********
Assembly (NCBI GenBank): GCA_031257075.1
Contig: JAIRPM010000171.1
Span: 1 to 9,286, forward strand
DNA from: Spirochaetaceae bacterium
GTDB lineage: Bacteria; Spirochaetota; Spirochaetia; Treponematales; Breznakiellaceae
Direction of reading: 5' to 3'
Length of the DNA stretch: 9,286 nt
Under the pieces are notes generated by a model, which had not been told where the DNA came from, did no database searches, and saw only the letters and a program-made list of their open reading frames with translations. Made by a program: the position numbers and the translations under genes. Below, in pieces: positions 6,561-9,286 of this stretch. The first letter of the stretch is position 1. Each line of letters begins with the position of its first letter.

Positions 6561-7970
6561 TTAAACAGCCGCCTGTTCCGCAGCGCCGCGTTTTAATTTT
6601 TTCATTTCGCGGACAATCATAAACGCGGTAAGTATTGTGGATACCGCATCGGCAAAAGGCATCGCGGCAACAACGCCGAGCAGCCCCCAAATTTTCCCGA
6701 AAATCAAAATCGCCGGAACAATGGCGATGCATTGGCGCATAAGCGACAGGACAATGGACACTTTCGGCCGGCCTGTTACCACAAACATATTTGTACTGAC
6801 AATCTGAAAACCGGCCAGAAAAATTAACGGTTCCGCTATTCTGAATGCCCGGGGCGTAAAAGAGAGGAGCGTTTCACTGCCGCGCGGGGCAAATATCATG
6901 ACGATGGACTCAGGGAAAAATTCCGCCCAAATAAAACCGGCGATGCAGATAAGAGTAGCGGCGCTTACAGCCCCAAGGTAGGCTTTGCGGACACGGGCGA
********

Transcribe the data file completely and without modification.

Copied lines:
Assembly (NCBI GenBank): GCA_031257075.1
Contig: JAIRPM010000171.1
Span: 1 to 9,286, forward strand
DNA from: Spirochaetaceae bacterium
GTDB lineage: Bacteria; Spirochaetota; Spirochaetia; Treponematales; Breznakiellaceae
Direction of reading: 5' to 3'
Length of the DNA stretch: 9,286 nt
Under the pieces are notes generated by a model, which had not been told where the DNA came from, did no database searches, and saw only the letters and a program-made list of their open reading frames with translations. Made by a program: the position numbers and the translations under genes. Below, in pieces: positions 6,561-9,286 of this stretch. The first letter of the stretch is position 1. Each line of letters begins with the position of its first letter.

Positions 6561-7970
6561 TTAAACAGCCGCCTGTTCCGCAGCGCCGCGTTTTAATTTT
6601 TTCATTTCGCGGACAATCATAAACGCGGTAAGTATTGTGGATACCGCATCGGCAAAAGGCATCGCGGCAACAACGCCGAGCAGCCCCCAAATTTTCCCGA
6701 AAATCAAAATCGCCGGAACAATGGCGATGCATTGGCGCATAAGCGACAGGACAATGGACACTTTCGGCCGGCCTGTTACCACAAACATATTTGTACTGAC
6801 AATCTGAAAACCGGCCAGAAAAATTAACGGTTCCGCTATTCTGAATGCCCGGGGCGTAAAAGAGAGGAGCGTTTCACTGCCGCGCGGGGCAAATATCATG
6901 ACGATGGACTCAGGGAAAAATTCCGCCCAAATAAAACCGGCGATGCAGATAAGAGTAGCGGCGCTTACAGCCCCAAGGTAGGCTTTGCGGACACGGGCGA